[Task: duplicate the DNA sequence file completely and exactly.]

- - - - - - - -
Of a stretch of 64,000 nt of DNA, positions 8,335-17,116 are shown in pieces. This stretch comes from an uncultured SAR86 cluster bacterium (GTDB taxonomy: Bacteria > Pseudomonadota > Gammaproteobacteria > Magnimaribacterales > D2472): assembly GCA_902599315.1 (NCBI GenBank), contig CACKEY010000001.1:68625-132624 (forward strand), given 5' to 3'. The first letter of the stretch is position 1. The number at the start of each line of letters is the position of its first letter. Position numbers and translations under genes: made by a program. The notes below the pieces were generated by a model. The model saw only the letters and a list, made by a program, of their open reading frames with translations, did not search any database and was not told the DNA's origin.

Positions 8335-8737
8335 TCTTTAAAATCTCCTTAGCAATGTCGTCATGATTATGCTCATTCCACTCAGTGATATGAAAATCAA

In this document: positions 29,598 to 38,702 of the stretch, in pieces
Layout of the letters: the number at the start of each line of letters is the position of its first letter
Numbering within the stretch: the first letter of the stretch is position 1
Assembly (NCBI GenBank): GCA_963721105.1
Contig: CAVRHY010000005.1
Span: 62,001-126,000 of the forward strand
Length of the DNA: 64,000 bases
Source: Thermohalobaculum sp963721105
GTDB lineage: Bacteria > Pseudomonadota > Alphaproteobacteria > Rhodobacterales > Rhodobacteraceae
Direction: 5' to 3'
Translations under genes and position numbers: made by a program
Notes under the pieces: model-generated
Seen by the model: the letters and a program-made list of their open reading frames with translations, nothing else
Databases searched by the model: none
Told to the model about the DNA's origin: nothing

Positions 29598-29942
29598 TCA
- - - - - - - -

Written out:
Of a stretch of 64,000 nt of DNA, positions 8,335-17,116 are shown in pieces. This stretch comes from an uncultured SAR86 cluster bacterium (GTDB taxonomy: Bacteria > Pseudomonadota > Gammaproteobacteria > Magnimaribacterales > D2472): assembly GCA_902599315.1 (NCBI GenBank), contig CACKEY010000001.1:68625-132624 (forward strand), given 5' to 3'. The first letter of the stretch is position 1. The number at the start of each line of letters is the position of its first letter. Position numbers and translations under genes: made by a program. The notes below the pieces were generated by a model. The model saw only the letters and a list, made by a program, of their open reading frames with translations, did not search any database and was not told the DNA's origin.

Positions 8335-8737
8335 TCTTTAAAATCTCCTTAGCAATGTCGTCATGATTATGCTCATTCCACTCAGTGATATGAAAATCAA

In this document: positions 29,598 to 38,702 of the stretch, in pieces
Layout of the letters: the number at the start of each line of letters is the position of its first letter
Numbering within the stretch: the first letter of the stretch is position 1
Assembly (NCBI GenBank): GCA_963721105.1
Contig: CAVRHY010000005.1
Span: 62,001-126,000 of the forward strand
Length of the DNA: 64,000 bases
Source: Thermohalobaculum sp963721105
GTDB lineage: Bacteria > Pseudomonadota > Alphaproteobacteria > Rhodobacterales > Rhodobacteraceae
Direction: 5' to 3'
Translations under genes and position numbers: made by a program
Notes under the pieces: model-generated
Seen by the model: the letters and a program-made list of their open reading frames with translations, nothing else
Databases searched by the model: none
Told to the model about the DNA's origin: nothing

Positions 29598-29942
29598 TCA